He went onto explain. 'Adam was in there all along, he just got scared and hid. Tell the guy who thought he'd killed him that Adam is in fact alive and well. We've found him, and soothed him, and now he feels much better about being publicised — so I'll send him back and he'll be much happier.'

With that joyous news I asked about further additions to the Pet People Kit: houses, a facility for extra people and the like. 'The research is still continuing and at the time of this interview I'm still very busy' David said, 'In fact I almost didn't take your call! What we've discovered is that computer persons tend to be solitary people, and once a Pet Person has taken residence in a computer others tend not to come round. If we can discover a way to make them more gregarious then maybe other Pet People will be able to come round. We are considering the market for other houses. At the moment your Adam has one the best ones, but we are certainly considering making other houses which could well bring out different Pet People.'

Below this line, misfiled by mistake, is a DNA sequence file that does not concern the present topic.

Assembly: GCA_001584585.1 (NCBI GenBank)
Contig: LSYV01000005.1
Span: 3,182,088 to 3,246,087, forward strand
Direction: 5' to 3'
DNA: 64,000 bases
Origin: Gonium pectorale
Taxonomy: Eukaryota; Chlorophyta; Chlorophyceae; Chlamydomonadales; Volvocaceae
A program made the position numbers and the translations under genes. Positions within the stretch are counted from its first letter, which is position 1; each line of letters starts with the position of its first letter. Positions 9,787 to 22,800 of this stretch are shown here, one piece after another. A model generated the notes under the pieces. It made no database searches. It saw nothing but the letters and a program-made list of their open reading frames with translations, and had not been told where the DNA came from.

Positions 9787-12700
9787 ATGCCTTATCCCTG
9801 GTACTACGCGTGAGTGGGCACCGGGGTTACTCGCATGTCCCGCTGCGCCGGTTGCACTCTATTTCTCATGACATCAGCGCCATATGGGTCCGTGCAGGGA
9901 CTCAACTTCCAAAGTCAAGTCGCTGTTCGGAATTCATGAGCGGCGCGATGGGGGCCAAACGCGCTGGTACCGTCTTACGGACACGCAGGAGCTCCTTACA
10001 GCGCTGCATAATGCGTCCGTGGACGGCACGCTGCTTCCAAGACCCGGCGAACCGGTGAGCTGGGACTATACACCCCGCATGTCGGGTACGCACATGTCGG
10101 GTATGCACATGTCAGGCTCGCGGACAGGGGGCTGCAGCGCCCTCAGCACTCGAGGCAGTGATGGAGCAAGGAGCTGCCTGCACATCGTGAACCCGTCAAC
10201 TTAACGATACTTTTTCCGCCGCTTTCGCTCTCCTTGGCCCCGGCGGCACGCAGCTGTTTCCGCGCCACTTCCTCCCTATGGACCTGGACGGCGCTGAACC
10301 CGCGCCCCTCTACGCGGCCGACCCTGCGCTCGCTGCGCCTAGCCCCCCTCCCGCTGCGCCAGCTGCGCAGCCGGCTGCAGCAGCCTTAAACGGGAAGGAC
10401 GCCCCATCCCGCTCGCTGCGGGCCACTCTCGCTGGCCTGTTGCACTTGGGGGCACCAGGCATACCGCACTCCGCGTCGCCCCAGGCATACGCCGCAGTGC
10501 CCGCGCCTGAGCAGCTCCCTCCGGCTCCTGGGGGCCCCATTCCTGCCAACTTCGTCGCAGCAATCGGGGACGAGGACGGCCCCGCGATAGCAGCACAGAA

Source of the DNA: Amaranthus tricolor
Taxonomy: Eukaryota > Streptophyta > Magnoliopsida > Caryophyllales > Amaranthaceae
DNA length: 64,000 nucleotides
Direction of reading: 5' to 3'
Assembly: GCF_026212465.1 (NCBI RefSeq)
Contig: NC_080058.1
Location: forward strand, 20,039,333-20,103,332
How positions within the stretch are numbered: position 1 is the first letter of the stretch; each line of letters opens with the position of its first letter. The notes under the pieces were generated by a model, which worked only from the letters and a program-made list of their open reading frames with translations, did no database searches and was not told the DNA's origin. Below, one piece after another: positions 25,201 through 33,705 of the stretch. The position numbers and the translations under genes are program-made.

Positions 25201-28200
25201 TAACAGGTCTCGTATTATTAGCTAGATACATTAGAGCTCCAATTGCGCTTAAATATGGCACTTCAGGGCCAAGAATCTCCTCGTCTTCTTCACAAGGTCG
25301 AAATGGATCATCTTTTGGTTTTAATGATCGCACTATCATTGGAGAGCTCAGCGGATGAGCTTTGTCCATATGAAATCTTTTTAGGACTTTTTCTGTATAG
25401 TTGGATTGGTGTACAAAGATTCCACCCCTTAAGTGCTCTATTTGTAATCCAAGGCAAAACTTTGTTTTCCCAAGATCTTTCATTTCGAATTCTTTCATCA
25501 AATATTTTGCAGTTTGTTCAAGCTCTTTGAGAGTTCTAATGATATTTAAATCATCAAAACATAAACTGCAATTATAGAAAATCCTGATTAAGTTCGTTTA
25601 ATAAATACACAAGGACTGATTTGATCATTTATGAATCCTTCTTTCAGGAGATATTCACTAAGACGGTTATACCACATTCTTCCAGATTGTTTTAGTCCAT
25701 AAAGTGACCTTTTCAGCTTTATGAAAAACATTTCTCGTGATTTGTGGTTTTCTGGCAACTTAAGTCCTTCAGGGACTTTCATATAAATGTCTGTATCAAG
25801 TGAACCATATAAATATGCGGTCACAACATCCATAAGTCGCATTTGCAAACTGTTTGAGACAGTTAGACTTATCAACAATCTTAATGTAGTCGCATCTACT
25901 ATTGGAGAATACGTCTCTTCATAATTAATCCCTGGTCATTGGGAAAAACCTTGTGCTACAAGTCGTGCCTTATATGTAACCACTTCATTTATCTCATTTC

Might Pet People be found in the new Amiga or the Atari 520ST? David confidently said 'I'm sure there are. We feel that they probably live in every computer in the world. We've found them in other computers, including those that you're asking about, although it does take a while for us to build a house and to get it out to the market. The Commodore was the machine that we worked on first and you've seen the house on that. Following our researches on the Apple IIe, We should have an Apple house available very soon.'